Senator Jacinta Nampijinpa Price was among those targeted by the anonymous statement saying the 61 per cent of Australians who voted No had committed a ‘shameful act’.
The controversial letter – shared by former Labor senator Nova Peris and activist Allira Davis – said ‘Australia is our country… It is the legitimacy of the non-Indigenous occupation in this country that requires recognition, not the other way around’.
But Ms Nampijinpa Price, who has both Aboriginal and Anglo-Celtic heritage, said that ‘Australians made it clear that they don’t want to be divided on the lines of race’ in the referendum vote.
‘The result was a rejection of the Voice body – which the authors [of the letter] neglected to reference – not a rejection of recognition, nor of the significance of Aboriginal and Torres Strait Islander culture in our nation’s history,’ she said.
Coalition senator Jacinta Nampijinpa Price (pictured) was among those targeted by the anonymous statement saying the 61 per cent of Australians who voted No had committed a ‘shameful act’
‘It was not a rejection of the right of anyone to be heard, rather an affirmation of every Australian’s equal right to be heard.’
The senator also noted that nobody had added their name to the Yes campaign’s statement.
‘This anonymous letter is a cynical attempt to keep race in the national conversation,’ she said.
‘It is a clear example of the division and disharmony the Voice would have delivered and is a continuation of the lies peddled by the Yes campaign over the last 12 months.’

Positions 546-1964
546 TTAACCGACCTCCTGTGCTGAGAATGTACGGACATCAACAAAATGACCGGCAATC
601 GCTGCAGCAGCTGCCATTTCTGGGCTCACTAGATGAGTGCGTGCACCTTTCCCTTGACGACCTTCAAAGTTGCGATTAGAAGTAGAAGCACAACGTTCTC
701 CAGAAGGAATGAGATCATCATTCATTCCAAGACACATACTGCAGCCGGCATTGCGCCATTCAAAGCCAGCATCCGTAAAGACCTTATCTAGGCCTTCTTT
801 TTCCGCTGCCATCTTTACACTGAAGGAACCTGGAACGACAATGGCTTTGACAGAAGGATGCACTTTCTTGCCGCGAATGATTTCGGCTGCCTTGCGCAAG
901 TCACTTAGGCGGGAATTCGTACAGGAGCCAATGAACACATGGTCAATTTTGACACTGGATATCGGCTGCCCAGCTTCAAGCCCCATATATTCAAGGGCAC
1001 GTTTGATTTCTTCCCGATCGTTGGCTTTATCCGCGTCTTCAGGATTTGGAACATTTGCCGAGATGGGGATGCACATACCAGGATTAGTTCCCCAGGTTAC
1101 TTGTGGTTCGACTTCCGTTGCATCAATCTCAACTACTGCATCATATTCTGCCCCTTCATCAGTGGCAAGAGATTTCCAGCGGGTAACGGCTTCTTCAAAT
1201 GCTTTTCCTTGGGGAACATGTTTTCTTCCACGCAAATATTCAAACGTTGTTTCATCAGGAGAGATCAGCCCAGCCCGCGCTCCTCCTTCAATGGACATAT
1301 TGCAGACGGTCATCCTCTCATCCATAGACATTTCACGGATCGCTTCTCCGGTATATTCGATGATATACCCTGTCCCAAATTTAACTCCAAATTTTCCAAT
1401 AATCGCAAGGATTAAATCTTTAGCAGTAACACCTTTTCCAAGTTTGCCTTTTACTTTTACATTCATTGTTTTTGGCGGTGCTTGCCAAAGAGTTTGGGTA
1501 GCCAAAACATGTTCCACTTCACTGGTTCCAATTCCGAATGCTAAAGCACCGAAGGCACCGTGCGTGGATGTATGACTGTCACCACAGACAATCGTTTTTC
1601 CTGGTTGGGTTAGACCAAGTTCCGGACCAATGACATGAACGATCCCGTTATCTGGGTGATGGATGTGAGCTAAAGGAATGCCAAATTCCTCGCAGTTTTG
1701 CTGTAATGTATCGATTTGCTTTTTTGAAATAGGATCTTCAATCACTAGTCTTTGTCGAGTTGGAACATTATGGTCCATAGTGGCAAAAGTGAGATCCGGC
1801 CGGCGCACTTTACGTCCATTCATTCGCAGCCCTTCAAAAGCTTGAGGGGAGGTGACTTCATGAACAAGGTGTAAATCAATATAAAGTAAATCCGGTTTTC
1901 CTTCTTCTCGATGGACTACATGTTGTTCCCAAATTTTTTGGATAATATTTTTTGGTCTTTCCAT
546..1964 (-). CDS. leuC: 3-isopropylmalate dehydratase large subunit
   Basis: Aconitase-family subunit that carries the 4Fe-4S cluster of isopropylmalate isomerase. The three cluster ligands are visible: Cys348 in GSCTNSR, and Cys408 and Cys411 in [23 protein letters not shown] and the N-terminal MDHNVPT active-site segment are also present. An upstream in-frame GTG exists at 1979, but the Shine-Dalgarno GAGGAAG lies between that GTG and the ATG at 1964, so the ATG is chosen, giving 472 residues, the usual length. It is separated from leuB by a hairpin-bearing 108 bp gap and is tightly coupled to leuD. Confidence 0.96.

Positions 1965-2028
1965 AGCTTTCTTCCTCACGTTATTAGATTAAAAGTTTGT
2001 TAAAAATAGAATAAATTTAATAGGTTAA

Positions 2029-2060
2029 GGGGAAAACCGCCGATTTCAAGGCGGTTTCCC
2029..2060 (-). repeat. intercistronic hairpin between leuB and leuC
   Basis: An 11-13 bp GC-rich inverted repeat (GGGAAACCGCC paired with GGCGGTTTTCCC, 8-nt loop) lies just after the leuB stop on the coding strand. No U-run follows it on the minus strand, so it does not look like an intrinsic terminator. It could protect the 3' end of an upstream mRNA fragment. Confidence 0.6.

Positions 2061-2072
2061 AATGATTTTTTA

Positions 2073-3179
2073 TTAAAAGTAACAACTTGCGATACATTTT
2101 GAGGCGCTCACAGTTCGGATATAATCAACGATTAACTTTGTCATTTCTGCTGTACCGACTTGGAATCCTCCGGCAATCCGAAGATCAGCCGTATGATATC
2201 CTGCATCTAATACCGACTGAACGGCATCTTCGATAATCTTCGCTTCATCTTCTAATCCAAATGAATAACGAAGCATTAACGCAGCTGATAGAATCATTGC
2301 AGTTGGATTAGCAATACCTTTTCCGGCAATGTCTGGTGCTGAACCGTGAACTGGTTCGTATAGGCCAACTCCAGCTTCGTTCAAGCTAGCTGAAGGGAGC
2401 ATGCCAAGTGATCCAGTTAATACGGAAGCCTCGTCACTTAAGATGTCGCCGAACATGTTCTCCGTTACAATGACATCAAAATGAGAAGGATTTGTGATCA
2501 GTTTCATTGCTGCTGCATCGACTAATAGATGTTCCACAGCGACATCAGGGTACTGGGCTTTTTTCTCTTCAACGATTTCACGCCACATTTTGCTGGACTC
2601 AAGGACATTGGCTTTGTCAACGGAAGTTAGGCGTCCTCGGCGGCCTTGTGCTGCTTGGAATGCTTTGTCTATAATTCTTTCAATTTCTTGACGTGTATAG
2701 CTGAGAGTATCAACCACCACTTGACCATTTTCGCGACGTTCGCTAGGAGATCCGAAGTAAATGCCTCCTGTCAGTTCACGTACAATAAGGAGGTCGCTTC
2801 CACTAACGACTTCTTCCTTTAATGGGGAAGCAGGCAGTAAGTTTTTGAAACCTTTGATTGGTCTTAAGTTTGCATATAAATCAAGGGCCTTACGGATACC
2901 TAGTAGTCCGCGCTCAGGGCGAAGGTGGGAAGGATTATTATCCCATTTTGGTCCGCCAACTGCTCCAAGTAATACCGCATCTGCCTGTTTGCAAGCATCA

The open letter claims to be ‘the collective insights and views of a group of Aboriginal and Torres Strait Islander leaders, community members and organisations who supported Yes’.
But Ms Nampijinpa Price rejected the notion that they are representative of the broader views.
‘The referendum results clearly show the anonymous so-called ‘leaders’ do not represent the views of all Indigenous Australians,’ she said.
‘It is paternalistic and wrong for anyone to claim they have the ability or the authority to speak on behalf of all Australians of Aboriginal and Torres Strait Islander descent.’
The controversial letter was shared by former Labor senator Nova Peris (pictured) and activist Allira Davis
The senator lashed out at the fact that the letter was issued without being signed by anyone, saying ‘If you believe in something, you put your name on it.
‘If the authors of this statement truly believed in its content, they would not hide behind anonymity.’
The open letter, which followed a ‘week of silence’ by prominent Yes campaigners, also claimed its writers ‘have an agenda for justice in pursuit of our First Nations rights that sorely need a Voice – we will continue to follow our law and our ways, as our Elders and Ancestors have done’.
Ms Nampijinpa Price responded: ‘We must move away from this divisive rhetoric and unite as one Australia, because whether they are of Indigenous heritage or otherwise, this country belongs to all Australians.’